A correction for the error appeared in Sunday's edition on B1, thoroughly apologizing to the Lions organization, Vanden Bosch and coach Jim Schwartz.
Also, Lions beat writer David Birkett, a former beat writer for The Oakland Press, did not travel to Green Bay for the game. All Lions copy in the Sunday edition was attributed to "From staff reports."
Copy from the Green Bay game written by backup writer Shawn Windsor.
The story in question titled "Driven Vanden Bosch sits out practice to rest back," was a shared byline between Birkett and Carlos Monarrez.
The story read: (This is a reproduction of the Saturday print edition)

It was a tough week for Lions defensive end Kyle Vanden Bosch.
First, he was spotted Thursday driving out of the Lions’ Allen Park practice facility — in a Ford Taurus with a dealer’s license plate. Why would a $28 million free agent drive a Taurus?
“Because he’s bankrupt,” coach Jim Schwartz said. “No. Really. His Porsche was in the shop for service.”
Schwartz decided to put Vanden Bosch himself up on blocks by holding him out of practice with a tight back that limited him Thursday. Vanden Bosch was listed as probable on Friday’s injury report.
“It’s just been something and a little bit more of a coach’s decision there also,” Schwartz said of his reason for holing out Vanden Bosch. “He can practice, but sometimes you just want to rest guys and things like that and let them save it till Sunday.”
Vanden Bosch s famous for his relentless work ethic and has resisted previous attempts to sit out practice.
“Anytime you want to cut his reps, it’s going to be a fight,” Schwartz said. “But also, he’s a veteran player. He understands it’s not about going on a Thursday. It’s about going on a Sunday. Vanden Bosch admitted it was for his own good.
“Yeah, I hate missing practice,” he said. “I enjoy practice. But the teams, what we want to do on Sunday comes first, and we want to win. I think in the long run and the short term just resting a little bit will help.”
But Vanden Bosch said he didn’t fight Schwartz over the decision.
“Nah, I don’t argue with him,” Vanden Bosch said. “Not the head man.”

Let's keep this in perspective, not confusing this with fellow Freeper Mitch Albom's fictionalized account of a night at the Final Four with Michigan State alums (which served as a case study in my college copy editing class led by Freep staffers). The encounter in his column never materialized, but ran in the Sunday edition anyway, because Albom was forced to make his Friday deadline for a Sunday column.
This is what it is: a goofy anecdote in a short notebook item. Nothing more. It's an exhaustive attempt to ensure readers knew Vanden Bosch, a multi-million dollar athlete commandeered a blue collar (and very well respected sedan) Taurus, one of the best-selling cars of all-time.
Having worked with Birkett for a couple years, I can say this never happened in his time with The Oakland Press. Hopefully, this scares fellow reporters from "joking" with content that could find its way into the paper. It's like dummying pretend headlines, or even better, dummying headlines with curse words. My pages typically read like this until I write a headline "asdfadsf asdfadsfadfsa" to get the spacing correct.
As with any big error, there's an opportunity to learn and move forward.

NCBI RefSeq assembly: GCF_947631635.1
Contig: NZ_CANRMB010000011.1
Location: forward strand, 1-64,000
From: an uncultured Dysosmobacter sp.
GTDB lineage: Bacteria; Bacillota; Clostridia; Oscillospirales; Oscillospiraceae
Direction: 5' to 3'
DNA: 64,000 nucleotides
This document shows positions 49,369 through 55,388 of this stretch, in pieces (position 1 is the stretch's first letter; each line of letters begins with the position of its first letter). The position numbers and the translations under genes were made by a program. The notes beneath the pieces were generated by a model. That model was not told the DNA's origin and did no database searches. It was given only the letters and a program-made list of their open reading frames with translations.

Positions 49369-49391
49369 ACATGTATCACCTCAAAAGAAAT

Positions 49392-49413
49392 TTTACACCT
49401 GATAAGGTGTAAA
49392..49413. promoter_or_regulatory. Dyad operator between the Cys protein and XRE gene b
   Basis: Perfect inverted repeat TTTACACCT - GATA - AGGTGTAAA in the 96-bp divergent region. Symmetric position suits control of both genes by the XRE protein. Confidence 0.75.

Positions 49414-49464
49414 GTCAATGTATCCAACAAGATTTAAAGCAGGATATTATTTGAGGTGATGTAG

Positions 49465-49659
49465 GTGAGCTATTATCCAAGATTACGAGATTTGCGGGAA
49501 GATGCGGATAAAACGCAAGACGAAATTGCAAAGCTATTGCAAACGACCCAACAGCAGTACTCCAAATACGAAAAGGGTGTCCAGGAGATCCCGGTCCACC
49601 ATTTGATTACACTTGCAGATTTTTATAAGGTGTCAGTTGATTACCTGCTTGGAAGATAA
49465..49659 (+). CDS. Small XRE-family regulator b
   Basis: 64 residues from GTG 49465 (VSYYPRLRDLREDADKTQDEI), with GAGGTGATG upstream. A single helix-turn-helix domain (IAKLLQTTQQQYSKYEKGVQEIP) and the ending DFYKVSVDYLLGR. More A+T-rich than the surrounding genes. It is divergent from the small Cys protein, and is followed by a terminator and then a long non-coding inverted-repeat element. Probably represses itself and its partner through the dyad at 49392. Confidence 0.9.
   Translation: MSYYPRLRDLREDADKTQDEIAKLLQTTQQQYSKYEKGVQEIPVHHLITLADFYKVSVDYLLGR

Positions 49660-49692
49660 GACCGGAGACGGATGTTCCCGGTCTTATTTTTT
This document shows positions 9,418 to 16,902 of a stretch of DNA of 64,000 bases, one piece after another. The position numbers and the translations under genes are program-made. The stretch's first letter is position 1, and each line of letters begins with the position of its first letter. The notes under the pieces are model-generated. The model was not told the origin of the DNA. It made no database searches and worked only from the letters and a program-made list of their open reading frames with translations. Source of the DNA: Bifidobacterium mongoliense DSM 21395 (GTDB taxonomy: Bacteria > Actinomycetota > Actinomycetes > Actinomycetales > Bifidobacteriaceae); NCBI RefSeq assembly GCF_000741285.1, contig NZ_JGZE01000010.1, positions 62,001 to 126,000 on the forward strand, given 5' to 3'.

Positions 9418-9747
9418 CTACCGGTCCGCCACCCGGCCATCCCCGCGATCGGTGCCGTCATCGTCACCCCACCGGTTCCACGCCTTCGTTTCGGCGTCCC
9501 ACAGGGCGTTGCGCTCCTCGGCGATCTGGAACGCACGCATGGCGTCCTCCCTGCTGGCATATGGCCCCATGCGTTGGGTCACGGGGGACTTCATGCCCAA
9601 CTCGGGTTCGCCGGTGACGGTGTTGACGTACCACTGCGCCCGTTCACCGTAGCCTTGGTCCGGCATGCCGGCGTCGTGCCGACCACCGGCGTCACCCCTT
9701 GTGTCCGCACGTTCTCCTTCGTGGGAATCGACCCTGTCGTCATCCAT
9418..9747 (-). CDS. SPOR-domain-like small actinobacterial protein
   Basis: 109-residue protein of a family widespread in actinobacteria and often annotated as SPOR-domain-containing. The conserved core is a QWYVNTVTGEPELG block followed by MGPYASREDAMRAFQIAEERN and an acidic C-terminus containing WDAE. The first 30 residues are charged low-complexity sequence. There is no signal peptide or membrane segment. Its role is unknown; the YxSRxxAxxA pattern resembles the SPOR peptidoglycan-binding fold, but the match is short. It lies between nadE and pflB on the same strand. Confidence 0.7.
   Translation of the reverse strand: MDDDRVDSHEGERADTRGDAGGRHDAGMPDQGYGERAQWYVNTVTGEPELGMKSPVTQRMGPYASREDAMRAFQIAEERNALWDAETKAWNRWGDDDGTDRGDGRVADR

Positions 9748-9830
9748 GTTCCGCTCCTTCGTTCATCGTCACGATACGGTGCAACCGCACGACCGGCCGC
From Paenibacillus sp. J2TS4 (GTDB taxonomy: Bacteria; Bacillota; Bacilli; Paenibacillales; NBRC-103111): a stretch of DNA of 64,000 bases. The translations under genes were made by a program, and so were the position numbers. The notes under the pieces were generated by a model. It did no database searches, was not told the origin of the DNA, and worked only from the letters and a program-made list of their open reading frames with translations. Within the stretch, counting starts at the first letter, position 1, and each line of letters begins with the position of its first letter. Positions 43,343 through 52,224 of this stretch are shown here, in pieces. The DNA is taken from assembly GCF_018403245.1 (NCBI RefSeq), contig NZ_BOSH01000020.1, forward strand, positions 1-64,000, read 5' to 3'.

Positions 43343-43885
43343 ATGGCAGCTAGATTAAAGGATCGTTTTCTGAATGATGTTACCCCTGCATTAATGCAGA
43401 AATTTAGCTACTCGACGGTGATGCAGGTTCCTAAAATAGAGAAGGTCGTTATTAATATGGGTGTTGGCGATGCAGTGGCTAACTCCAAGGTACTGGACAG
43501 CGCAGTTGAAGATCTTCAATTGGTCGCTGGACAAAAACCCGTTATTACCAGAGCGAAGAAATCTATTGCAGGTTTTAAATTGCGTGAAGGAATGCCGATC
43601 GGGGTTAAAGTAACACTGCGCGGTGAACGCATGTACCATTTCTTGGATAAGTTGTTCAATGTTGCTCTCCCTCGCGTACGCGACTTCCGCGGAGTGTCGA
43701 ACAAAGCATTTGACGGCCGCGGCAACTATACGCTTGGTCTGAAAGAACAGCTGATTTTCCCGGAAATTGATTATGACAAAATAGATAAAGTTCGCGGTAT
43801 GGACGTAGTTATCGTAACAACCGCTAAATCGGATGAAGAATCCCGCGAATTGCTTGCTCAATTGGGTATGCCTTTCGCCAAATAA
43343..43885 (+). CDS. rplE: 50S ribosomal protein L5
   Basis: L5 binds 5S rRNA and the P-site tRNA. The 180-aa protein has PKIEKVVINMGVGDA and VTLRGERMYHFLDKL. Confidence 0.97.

Sunday, October 03, 2010

Dish getting ditched

(Full page ad in Sunday's Detroit Free Press)
What the heck is going on with Dish Network? Apparently, as of Oct. 1, Dish subscribers lost FSN, FX and National Geographic channel. But let's be honest, the one that really matters is FSN.
Fox Sports Detroit is one of 18 regional Fox Sports networks removed. Ouch. Don't get between a fan and their regional sports coverage.
I've never had satellite TV, but I've seen these types of disputes before, as recently as 2007 and the introduction of the Big Ten Network. Cable networks want providers to dole out more money for their product. If Dish was smart, it wouldn't go down this road. Just like BTN, which later became a "normal" channel when cable systems wanted it to be on a special sports tier, fans will flock to get their sports.
This debate doesn't seem to be the same, but Dish has yet to accept multiple offers from Fox, according to Fox. The network says negotiations have been ongoing for the past six months. Fox says Dish's accusations that Fox is seeking a 50-percent increase are "flat-out wrong," noting it has made offers it deems "fair, reasonable and consistent with the agreements we have with other cable and satellite operators."
One element remains the same from the cable TV debate of '07: the providers have to take a stand against networks so subscribers don't think they're getting taken advantage of. It's that simple.
Fox and its negotiators clearly has the upper-hand in this one, what with the Pistons AND Red Wings season about to commence. No FSN, sure. You'll get a handful of Red Wings games a year on CBC "Hockey Night in Canada" or Versus, but more or less, FSD is the primary network to watch the Wings. And how often are the Pistons on another channel? Once or twice a year ABC Sunday basketball a couple times on ESPN?
The coalition "Get What I Paid For" is also reporting Dish is going to lose Fox 2 as of Nov. 1. The site belongs to Fox. Service providers were given an opportunity to be mentioned as other provider options.
Now, I'm not a 'Gleek' or anything, but that show is immensely popular. Oh, and not to mention, Fox still has the rights to the World Series AND the Super Bowl (this year, as part of a three-network rotation). I hope the Series isn't a good one, for Dishers, because Games 5-7 are scheduled from Nov. 1-4. And to kick viewers while they're down, you can forget about Sunday NFL coverage on Fox. Hope you weren't too attached to the Lions and the rest of your NFC teams.
I hope for Dish subscribers' sake, they didn't sign a long contract, or they can otherwise wiggle their way out, because Fox is going to get what it wants and Dish and its customers are going to end up eating the cost.
Bars, friends' houses or Internet streams, fans are going to find a way to get what they want. And ultimately, if that means "ditching the Dish," as the cable ads go, then so be it.